Corporate ‘Care’ and Climate Change: Implications for Bank Practice and Government Policy in the United States and Australia
30 Pages Posted: 23 Jul 2013 Last revised: 29 Jul 2013
Date Written: July 20, 2013
The global financial crisis (GFC) precipitated a regulatory conundrum about how best to regulate banks. This article takes a seemingly tangential approach to this conundrum: it investigates whether and how voluntary corporate action on climate change presents a redemptive opportunity for banks; and considers the implications for effective government intervention. In so doing, it provides insights into the practical issues of climate-related bank regulation in the aftermath of the GFC and contributes to the broader intellectual debate about self-regulation versus government intervention. This is one of few studies to use empirical qualitative evidence to answer the question of why – in their own words – early moving banks are adopting climate-related practices. The data reveal that the overarching lever for corporate change is business case logic, not ethical conceptions of corporate social responsibility. In particular, a new conception of ‘corporate reputation’ reveals important and subtle implications for how and why banks are motivated to change their behavior. This article then draws implications from the empirical findings for practitioners and policy-makers in the United States and Australia who wish to mobilize the redemptive potential of the banking industry. It uses Thaler and Sunstein’s nudge economics theory to show the desirability of non-coercive bank regulation in market-based economies that can harness the profit imperative and expertise of banks to better society within a capitalist paradigm.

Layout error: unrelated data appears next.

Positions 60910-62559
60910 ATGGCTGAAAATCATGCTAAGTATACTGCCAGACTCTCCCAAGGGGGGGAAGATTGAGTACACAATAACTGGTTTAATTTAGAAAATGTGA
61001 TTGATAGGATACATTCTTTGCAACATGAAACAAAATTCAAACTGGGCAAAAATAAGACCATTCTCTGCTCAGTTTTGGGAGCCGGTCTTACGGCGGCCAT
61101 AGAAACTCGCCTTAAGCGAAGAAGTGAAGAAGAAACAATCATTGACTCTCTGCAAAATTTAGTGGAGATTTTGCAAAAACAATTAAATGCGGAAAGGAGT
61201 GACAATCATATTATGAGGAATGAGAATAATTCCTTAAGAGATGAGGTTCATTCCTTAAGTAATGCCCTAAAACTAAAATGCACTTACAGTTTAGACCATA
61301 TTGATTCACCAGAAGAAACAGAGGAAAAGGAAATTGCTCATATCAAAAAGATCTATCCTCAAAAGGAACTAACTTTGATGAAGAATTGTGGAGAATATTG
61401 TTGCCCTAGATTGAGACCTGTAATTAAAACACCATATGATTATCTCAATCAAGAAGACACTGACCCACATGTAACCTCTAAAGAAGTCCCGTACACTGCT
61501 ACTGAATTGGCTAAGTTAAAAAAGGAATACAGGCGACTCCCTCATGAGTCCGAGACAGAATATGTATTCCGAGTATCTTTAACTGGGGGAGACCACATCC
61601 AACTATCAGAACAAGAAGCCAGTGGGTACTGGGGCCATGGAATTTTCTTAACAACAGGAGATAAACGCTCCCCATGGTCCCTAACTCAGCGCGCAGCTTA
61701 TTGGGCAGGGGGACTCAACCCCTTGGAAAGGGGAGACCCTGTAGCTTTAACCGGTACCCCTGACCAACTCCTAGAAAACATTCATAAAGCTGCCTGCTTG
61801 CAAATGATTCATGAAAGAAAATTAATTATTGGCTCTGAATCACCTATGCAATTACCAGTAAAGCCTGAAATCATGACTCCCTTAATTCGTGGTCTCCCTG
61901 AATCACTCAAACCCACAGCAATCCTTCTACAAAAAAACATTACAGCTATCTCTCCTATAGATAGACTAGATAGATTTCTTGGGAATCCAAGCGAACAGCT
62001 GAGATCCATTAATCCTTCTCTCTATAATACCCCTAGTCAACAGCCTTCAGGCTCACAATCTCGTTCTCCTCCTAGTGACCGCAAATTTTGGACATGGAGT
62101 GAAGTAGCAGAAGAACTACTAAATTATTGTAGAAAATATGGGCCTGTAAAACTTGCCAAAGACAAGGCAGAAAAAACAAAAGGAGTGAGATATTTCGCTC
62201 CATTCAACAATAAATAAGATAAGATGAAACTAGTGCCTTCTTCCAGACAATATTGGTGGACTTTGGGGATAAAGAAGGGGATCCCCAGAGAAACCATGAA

Keywords: global financial crisis, GFC, climate change, global warming, banks, qualitative, nudge, regulation
Suggested Citation: Suggested Citation